great content

Why Does Great Content Not Get Seen?

How many hours did you spend on your last blog post? Ten? Maybe more? You got all the details right, found the perfect anecdote that wasn’t about your dog, and even surveyed the content with your inner circle. With fabulous feedback, you post and wait to see the rave reviews. And wait… and wait… and wait.

Like many others who spend a lot of time developing good, engaging content, you might wonder why only a few people see it and fewer respond to it. You aren’t the only one questioning how and why great content doesn’t get seen.

Here are some reasons why content gets overlooked and ways to get your content seen.

What’s the Angle?

Your content WILL get ignored if you don’t have an angle. Don’t be boring. Here’s the thing, it doesn’t matter how technical your subject matter is; you need to have an angle.

For example, if you are a divorce attorney writing a blog about getting custody of the children, you are one of a million other divorce attorneys doing just that. Take an angle and tell a story about a dad who risked it all and won — or lost. One way or another, you need to educate people in a captivating way.

Your audience wants insights, not encyclopedias. Once you realize this, you will engage your existing audience in a meaningful way.

Are You Trying not to Offend?

If you are writing content in a way that keeps the peace, chances are you won’t get much engagement. Engagement helps drive search results and gets more people to see your content. Taking a controversial stance gets people on both sides of the fence to chime in.

Plus, it allows you to be more authentic. Your audience will relate to you and will engage in discussions online. This is good for your brand and getting your content read.

For example, if your business is selling dog accessories and you write a post on new laws penalizing owners who lock dogs in cars, you’re better off taking a hard stance either for or against it. Sure, you will turn away some potential customers. But stop worrying about that. Do you want 80 percent of the 100 people who follow you to buy a dog accessory, or do you want 50 percent of 1,000 or more people? The math says it all.

Your Platform Can’t Sustain the Need

A business owner can’t just hang a sign and expect customers to walk in the door. Marketing must be maintained. Your content is no different. Don’t be so naïve as to think, “If I write it they will read it.”

And even if your friends and family share it, you aren’t hitting a large enough target to make a difference. You need to find groups and forums to share it. Build funnels and capture emails. Share it everywhere. Dump a few bucks on ads to get more eyes on your content. As you do, the search engines will reward you.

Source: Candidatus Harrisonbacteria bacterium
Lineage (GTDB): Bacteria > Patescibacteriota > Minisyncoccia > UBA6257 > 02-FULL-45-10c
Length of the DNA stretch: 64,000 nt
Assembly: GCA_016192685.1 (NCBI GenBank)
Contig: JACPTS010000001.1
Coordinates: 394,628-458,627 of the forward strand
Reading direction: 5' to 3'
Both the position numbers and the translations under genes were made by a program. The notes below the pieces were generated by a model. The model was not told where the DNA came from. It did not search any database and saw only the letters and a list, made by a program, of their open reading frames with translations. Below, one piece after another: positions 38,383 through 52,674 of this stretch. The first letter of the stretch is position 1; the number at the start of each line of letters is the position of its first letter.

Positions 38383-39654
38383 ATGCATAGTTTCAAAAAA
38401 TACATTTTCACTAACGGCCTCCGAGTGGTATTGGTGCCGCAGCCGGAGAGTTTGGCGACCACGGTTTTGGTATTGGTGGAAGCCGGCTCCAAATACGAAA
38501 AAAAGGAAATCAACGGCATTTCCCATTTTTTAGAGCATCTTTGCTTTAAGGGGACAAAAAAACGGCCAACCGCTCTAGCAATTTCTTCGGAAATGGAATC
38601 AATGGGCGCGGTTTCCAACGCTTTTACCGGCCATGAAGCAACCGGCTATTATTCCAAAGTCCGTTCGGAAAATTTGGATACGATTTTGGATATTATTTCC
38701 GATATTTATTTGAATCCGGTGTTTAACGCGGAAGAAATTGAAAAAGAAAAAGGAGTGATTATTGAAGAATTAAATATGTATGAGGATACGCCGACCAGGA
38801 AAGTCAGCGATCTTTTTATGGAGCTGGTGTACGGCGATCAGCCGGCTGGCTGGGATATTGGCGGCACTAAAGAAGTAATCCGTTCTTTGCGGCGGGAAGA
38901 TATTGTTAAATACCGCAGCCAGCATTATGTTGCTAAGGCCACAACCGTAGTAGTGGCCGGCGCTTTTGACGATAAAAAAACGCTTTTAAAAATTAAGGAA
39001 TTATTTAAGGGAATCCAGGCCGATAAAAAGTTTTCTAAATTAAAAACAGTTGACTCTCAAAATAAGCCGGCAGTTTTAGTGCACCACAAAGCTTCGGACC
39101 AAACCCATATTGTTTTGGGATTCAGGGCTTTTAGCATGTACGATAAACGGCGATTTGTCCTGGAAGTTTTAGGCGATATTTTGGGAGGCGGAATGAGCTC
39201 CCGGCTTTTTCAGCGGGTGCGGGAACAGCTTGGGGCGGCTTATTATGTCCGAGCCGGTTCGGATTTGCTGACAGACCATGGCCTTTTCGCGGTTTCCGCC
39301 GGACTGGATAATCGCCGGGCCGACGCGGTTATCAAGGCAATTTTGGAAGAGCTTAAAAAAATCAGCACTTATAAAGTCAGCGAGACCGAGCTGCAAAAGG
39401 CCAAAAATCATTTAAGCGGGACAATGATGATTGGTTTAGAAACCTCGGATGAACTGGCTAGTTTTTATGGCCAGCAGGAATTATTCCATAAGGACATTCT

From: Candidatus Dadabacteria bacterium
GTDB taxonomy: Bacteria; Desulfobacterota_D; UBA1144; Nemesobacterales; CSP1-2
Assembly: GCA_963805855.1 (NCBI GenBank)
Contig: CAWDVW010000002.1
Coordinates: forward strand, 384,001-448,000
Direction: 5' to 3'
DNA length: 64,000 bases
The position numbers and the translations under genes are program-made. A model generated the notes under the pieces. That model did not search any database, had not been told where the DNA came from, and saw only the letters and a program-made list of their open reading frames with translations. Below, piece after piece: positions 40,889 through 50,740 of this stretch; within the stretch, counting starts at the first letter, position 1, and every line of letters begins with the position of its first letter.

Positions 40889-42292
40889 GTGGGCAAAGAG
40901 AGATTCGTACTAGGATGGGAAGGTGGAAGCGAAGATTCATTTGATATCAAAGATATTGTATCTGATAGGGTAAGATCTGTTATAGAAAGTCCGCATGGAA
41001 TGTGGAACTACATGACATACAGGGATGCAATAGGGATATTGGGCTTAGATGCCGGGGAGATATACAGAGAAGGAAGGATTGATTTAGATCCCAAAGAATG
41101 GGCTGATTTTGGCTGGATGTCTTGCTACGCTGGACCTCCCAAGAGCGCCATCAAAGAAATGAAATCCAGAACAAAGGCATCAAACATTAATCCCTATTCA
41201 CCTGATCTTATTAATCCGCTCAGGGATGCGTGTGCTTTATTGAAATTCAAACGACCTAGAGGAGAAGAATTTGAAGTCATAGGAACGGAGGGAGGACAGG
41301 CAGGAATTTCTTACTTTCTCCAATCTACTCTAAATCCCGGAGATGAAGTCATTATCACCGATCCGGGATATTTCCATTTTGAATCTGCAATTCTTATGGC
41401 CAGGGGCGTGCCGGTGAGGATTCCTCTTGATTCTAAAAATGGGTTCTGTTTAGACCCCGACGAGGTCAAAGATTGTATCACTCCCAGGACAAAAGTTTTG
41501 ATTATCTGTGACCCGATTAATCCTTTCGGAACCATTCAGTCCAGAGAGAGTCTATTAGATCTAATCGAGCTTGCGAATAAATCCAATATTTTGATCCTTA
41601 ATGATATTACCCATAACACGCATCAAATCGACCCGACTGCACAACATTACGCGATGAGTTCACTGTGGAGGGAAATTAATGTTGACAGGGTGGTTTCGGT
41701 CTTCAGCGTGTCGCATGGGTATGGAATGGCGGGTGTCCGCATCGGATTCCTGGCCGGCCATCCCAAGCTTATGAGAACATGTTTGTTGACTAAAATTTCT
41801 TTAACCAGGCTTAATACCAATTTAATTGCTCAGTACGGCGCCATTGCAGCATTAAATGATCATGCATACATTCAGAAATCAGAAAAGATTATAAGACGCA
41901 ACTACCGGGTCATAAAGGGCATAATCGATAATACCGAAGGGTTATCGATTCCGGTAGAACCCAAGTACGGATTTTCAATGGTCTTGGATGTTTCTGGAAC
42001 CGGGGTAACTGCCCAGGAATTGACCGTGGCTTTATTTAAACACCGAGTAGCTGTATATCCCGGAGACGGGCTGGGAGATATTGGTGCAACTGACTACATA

If you have done your job with an angle and opinion, you might even get lucky and have a post or two go viral. That adds value to your overall content library. But that won’t happen if you don’t take a stance.

Keyword Competition

Do yourself a favor and learn what your biggest competitors are doing when it comes to keywords. You aren’t going to compete with national brands on keywords like “auto insurance.” Billion-dollar companies will buy you out of the market every single time.

What you can do is work your way into the smaller keyword phrases that people still search for. Often this means regionalizing your keywords. While you might not win the “auto insurance” battle, you might win “cheap auto insurance Lubbock.” You might even look at secondary keyword searches, such as “car insurance quotes,” to get away from multimillion-dollar search engine and marketing budgets.

Work these keywords into your content as well as into the meta description. These help search engines find you and recognize you. The more search-engine love you can get, the better your chances are of getting seen by more readers.

Write your content with these four things in mind to improve your chances of getting seen and build a bigger audience.

Kimberlee is a versatile writer in print, digital and video content. Starting her career in 2001 in Los Angeles, she has recently returned to Hawaii to chase waterfalls and play in the water. Prior to writing, she babysat people’s money while helping them prepare for retirement.

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